After winning ALCS for Yankees, Boone's fortunes took severe turn
TEMPE, Ariz. -- Red Sox Nation collectively cursed Yankees third baseman Aaron "Bleeping" Boone last Oct. 16 when he clobbered Tim Wakefield's first-pitch knuckleball in the 11th inning of Game 7 of the American League Championship Series deep into the New York night, giving the Yankees the AL pennant and a berth in the World Series, and sending the Sox back to Boston to ponder yet another postseason failure.
Now nearly a year later, as the Red Sox and Yankees are set to begin their ALCS rematch tonight in the Bronx, Boone -- now property of the Cleveland Indians -- watches this year's playoffs on crutches from a physical therapy center in Tempe, Ariz. While fans conveniently blame the Red Sox' failure to win a championship on the Curse of the Bambino, Boone has had problems since he one-upped Babe Ruth, who never delivered a pennant with one mighty swing.
Boone had a horrible 2003 World Series (3 for 21, .143), then in the offseason tore his left anterior cruciate ligament playing in a pickup basketball game. The Yankees claimed that playing basketball violated the terms of his one-year, $5.75 million contract. Boone had reconstructive surgery Feb. 16, and was unceremoniously released by New York a few days later. They paid him $917,553 -- one month's salary -- and used the savings to help pay for his replacement at third base, Alex Rodriguez.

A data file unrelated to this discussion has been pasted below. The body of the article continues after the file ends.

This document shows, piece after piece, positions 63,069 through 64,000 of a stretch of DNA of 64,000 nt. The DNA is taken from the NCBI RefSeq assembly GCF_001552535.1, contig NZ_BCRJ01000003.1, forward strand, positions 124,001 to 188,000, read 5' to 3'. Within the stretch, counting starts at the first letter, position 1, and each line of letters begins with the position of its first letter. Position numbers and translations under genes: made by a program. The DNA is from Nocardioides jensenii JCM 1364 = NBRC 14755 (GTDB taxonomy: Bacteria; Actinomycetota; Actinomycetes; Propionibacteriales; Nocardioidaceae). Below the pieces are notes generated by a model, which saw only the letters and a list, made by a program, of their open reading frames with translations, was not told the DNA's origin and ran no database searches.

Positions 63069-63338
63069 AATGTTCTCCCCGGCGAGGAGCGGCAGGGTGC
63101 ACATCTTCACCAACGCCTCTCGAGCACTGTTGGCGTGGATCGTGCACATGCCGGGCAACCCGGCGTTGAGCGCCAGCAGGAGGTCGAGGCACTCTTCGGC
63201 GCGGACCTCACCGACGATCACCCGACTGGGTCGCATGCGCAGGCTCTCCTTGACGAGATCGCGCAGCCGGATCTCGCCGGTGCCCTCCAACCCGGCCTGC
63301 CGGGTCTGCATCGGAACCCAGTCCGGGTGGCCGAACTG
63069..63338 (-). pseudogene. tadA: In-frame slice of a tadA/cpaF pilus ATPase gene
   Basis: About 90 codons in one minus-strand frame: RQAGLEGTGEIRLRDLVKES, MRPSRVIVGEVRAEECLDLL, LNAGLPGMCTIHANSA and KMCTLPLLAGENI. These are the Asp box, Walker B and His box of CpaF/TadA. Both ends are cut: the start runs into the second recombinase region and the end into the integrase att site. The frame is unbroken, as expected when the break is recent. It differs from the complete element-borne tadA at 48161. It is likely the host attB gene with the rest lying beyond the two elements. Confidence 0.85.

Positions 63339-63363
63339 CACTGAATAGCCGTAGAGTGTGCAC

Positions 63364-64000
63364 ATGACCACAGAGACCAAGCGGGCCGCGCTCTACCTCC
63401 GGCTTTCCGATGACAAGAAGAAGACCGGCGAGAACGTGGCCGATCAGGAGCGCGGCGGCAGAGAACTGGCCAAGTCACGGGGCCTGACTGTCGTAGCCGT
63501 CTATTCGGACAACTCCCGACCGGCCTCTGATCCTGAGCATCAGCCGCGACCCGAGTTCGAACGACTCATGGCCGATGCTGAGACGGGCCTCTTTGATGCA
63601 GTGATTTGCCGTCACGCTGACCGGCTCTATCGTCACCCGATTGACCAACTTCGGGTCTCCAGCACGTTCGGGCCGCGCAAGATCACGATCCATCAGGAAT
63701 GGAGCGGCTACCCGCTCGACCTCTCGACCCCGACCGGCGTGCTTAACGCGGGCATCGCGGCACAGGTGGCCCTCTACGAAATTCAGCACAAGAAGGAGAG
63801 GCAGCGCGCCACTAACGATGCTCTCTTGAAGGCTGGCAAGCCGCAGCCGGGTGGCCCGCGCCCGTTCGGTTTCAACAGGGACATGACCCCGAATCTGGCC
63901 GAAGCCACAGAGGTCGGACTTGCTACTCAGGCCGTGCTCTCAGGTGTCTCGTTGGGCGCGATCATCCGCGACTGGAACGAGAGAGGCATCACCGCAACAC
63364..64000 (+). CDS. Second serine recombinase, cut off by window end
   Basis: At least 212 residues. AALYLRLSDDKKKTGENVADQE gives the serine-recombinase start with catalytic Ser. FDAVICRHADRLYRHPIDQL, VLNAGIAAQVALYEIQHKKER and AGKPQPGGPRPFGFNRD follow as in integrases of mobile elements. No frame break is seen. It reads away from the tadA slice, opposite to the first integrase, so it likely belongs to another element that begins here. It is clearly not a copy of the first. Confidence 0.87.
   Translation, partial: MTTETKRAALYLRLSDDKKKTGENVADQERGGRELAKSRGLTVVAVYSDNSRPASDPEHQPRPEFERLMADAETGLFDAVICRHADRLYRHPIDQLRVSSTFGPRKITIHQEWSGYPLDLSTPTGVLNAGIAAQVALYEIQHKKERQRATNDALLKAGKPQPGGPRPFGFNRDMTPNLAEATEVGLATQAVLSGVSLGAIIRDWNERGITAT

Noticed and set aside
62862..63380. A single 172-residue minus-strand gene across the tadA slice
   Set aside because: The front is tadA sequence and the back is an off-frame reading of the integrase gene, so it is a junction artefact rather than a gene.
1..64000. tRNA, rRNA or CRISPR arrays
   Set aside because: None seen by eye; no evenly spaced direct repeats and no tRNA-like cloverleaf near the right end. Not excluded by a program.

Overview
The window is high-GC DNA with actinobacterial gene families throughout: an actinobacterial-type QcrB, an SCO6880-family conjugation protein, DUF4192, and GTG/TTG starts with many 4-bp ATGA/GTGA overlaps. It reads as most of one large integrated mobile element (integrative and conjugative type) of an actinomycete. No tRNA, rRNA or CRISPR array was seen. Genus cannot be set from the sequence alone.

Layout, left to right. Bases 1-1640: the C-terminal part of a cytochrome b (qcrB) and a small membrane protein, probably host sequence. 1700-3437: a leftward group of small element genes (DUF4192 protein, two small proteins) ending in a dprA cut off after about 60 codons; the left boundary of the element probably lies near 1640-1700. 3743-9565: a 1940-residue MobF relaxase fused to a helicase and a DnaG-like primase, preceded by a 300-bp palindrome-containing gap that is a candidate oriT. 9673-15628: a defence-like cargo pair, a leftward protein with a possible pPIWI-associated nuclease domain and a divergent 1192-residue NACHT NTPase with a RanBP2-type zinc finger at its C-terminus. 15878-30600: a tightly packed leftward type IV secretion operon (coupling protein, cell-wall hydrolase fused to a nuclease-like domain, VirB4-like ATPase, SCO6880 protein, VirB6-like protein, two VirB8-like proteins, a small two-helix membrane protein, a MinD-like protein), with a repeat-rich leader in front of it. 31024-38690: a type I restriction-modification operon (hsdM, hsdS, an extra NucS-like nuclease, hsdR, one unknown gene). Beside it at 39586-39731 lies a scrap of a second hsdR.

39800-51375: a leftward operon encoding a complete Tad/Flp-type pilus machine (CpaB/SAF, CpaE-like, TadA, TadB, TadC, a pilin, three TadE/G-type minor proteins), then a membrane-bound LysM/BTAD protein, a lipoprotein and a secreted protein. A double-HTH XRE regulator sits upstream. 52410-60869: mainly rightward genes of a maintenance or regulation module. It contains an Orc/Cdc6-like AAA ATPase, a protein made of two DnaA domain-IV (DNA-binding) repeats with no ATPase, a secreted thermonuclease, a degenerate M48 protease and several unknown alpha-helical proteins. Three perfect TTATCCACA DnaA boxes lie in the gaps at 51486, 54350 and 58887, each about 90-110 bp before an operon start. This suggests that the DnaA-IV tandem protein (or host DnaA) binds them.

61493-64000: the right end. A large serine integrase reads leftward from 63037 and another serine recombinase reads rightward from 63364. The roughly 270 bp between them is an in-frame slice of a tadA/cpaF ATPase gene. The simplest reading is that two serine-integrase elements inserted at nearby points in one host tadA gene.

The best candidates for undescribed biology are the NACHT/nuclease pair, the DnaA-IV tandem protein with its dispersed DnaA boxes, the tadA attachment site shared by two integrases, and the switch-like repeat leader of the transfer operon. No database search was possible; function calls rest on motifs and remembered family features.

Boone, 31, signed an incentive-laden, two-year, $3.6 million contract with Cleveland in late June, but never played an inning because of swelling in his knee. He had arthroscopic surgery in August to remove loose cartilage and has been recuperating in the Valley of the Sun.
"In a lot of ways it's been a tough year," Boone said. "But I believe things happen for a reason. You can take adverse situations and you can be better for it. Your character builds for it. Or it doesn't."
Boone is amazingly upbeat. During a workout at Physiotherapy Associates in Tempe, he wears a T-shirt that says "Faith." He says he truly believes he will be an All-Star again, as he was in 2003.
"Things like this happen and they make you stronger," Boone said. "It makes you appreciate what you have and that definitely has been a good thing. I'm going to come back a better player and a better person. There's no doubt about it."
Boone is planning on celebrating soon, but it has nothing to do with the anniversary (Saturday) of his dramatic home run. No, Boone will be celebrating tossing away his crutches.
"I think I'm going to have a ceremony or something," he said. "For eight weeks I couldn't do anything weight bearing. I can't get in and out of the shower without my wife's help. I'd be in trouble without her, that's for sure. I can't even carry a glass of water with these crutches."